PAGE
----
New York Excelsior is the First Team Confirmed for the Overwatch League Season 1 Playoffs - Dexerto

New York Excelsior is the First Team Confirmed for the Overwatch League Season 1 Playoffs

Published: 8/May/2018 5:15 Updated: 11/Mar/2019 12:49

by Joe O'Brien


New York Excelsior is the first team confirmed for the Overwatch League end-of-season playoffs.

The Excelsior have been so successful throughout the regular season that they are guaranteed a spot in the end-of-season playoffs before the final stage of the regular season even begins.


NYXL has lost only a single match per stage, three consecutive 9-1 finishes to put them at a massive 27-3 in the overall season standings.

That record currently puts New York five wins clear at the top of the league, a huge lead considering that only six wins separate second-place Boston Uprising from eighth-place LA Gladiators.


While New York has looked assured of a playoff spot – and likely the top seed at that – for some time, by the end of Stage 3 they are so far ahead of the pack that the team could literally lose every single map in Stage 4 and it would still be impossible for them not to qualify for the playoffs.

Though they’re already assured of a playoff spot, there’s still reason for New York not to get too complacent. $1.3million of the league’s total prize pool will be distributed based on the final standings at the end of the regular season, with a $300,000 prize for first place – $100,000 more than second.

Meanwhile, the top team from each division at the end of the regular season will secure direct passage to the semi-finals of the $1.7million playoffs. With current second-place team Boston Uprising in the Atlantic Division along with New York, the Excelsior will want to hold onto the number one spot for playoff seeding.


The Excelsior continue to look in dominant form going into the final stage of the regular season, having won the Stage 3 playoffs without losing a single map. As the inaugural season comes to a crescendo, New York are the clear favorites for the Season 1 title.


Jeff Kaplan reveals his ideal competitive Overwatch meta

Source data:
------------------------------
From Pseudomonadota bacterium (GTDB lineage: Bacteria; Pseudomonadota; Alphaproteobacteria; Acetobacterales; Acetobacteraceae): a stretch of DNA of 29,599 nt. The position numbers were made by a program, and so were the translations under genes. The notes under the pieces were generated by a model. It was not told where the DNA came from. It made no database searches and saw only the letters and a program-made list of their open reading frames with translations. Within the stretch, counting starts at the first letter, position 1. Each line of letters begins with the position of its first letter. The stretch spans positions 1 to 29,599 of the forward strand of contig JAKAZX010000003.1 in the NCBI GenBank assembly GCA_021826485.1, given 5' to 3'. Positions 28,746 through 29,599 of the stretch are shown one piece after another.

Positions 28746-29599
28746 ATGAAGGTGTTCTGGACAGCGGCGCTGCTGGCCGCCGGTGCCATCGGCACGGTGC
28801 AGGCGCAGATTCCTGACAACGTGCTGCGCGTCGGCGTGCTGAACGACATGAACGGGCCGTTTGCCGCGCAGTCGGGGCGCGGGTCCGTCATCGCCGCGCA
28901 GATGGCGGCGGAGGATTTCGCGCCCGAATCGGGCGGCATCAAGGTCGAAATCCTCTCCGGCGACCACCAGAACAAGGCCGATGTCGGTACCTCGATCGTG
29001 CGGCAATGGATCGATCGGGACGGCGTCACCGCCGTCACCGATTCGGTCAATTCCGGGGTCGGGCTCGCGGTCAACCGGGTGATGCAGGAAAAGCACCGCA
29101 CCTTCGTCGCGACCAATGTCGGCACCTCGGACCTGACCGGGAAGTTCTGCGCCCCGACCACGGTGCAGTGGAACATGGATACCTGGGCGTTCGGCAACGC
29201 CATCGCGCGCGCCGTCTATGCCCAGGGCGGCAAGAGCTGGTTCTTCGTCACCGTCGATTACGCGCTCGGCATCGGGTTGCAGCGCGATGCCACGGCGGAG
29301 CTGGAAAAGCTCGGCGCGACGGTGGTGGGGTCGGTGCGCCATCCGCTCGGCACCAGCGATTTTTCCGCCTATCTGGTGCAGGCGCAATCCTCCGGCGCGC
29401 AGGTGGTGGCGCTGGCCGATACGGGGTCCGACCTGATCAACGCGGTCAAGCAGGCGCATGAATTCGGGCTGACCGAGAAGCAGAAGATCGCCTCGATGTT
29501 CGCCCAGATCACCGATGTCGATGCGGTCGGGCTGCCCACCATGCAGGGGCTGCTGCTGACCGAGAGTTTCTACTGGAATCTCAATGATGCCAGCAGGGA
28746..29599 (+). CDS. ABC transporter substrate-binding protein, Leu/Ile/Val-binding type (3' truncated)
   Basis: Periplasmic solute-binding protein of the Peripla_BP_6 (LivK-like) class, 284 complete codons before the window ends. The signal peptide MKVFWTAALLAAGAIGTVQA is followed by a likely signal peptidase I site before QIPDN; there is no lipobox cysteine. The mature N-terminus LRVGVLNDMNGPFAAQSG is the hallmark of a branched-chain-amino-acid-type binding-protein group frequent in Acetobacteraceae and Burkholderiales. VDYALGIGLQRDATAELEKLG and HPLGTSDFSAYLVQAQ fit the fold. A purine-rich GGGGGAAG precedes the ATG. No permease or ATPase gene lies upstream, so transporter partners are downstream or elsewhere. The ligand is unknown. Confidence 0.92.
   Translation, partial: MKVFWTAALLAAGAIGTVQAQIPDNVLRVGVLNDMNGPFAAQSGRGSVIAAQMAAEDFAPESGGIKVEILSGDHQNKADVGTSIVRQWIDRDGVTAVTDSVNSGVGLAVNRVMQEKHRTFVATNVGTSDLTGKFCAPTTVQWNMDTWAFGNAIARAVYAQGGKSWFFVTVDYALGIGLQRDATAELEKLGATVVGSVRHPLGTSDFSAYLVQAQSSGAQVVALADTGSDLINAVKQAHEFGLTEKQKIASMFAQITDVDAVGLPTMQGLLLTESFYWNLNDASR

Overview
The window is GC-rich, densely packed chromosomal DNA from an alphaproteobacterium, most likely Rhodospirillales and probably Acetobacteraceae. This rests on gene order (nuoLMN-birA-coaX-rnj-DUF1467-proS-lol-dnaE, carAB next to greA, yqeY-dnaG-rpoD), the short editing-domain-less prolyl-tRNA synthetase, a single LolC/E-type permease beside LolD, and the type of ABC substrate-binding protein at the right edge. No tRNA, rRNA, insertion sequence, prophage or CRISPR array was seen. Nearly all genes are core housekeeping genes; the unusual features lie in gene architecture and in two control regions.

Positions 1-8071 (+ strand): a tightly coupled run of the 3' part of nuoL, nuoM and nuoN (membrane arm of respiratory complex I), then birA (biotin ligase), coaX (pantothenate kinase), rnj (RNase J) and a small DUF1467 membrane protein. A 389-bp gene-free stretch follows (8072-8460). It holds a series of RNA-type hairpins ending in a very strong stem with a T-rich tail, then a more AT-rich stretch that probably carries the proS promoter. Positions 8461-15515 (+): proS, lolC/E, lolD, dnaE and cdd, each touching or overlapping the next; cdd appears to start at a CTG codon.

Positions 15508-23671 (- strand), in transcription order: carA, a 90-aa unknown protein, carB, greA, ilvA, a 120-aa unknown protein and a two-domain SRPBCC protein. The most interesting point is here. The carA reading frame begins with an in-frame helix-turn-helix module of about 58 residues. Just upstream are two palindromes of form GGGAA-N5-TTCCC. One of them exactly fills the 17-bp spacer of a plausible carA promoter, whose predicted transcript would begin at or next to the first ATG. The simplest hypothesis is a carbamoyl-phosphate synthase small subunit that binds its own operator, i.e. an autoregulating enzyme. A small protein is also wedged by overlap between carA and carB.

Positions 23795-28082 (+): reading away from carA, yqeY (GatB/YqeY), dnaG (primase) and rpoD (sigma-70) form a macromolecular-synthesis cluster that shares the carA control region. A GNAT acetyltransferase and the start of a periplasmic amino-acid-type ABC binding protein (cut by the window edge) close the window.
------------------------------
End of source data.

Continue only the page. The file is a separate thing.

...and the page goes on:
Published: 8/Oct/2020 3:13

by Theo Salaun


Blizzard Entertainment’s Vice President and Overwatch’s beloved Game Director Jeff Kaplan has revealed what he thinks is the ideal competitive meta for the expansive title.

Overwatch exists in many forms, from its highest ranks to its lowest, but the game’s competitive meta at the professional level has also varied greatly since the original release back in May 2016. 


In the olden days, teams prioritized dive compositions led by Winston’s jumps and Tracer’s blinks. Then, in 2019, fans around the world either groaned or cheered as the divisive GOATS meta took center-stage, featuring a hefty squad built entirely with tanks and supports. 

Now, Kaplan is explaining his perspective on the game’s ideal state, following criticisms he levied back in July against the game’s double-shield reliance. Examining the game’s departure from a static, Orisa and Sigma-dependent environment, he dissects his compository ideology. 

Brigitte stuns Junkrat on Volskaya
Blizzard Entertainment
Barriers have held an uncomfortably powerful role in Overwatch for a long time.

As discussed in an interview with the Loadout, Kaplan is both aware of the professional scene’s interests and the casual base’s tendencies. Coupling those factors, he believes the game is at its best when there is some blend of high skill caps and diverse team compositions.

“The most ideal, healthiest state of the game is when the meta is somewhat fluid, when the meta is more map dependent or team match up dependent than it is static. We’ve all seen those moments when the meta has been completely static and all six players will just play the same six heroes every time. I think that’s fun from a mastery standpoint, but I think it’s a lot more exciting for viewers when creativity and curiosity come into play,” he said.

When Kaplan refers to a “static” meta, the simplest example is 2019’s GOATS, where three healers (Brigitte, Lucio, and Moira) were coupled with three tanks (D.Va, Reinhardt, and Zarya) and would barrel into opponents.


It took tremendous teamwork to be pulled off successfully against other professional teams, but many fans considered it more tedious than entertaining after months of gameplay.

In its current state, Overwatch is not completely balanced, but there is a degree of variety to it. That diversity seen in the Overwatch League spans downward into the casual ranks. Kaplan indicates that this is in line with his department’s hopes.

“I think most of our players would say in the ideal meta, all our heroes would be viable in some way competitively. I think as a competitive goal from a game designing and game balancing perspective that is extremely challenging, but it’s obviously what we strive to achieve.”


While he assures that Overwatch would be completely balanced in an ideal world, in the meantime, his team would at least like to push toward a game that varies to some extent based on coaching, player preference, and map.

It remains to be seen if current and upcoming patches can accomplish that, but Kaplan’s emphasis on “fluidity” is a welcome driving force.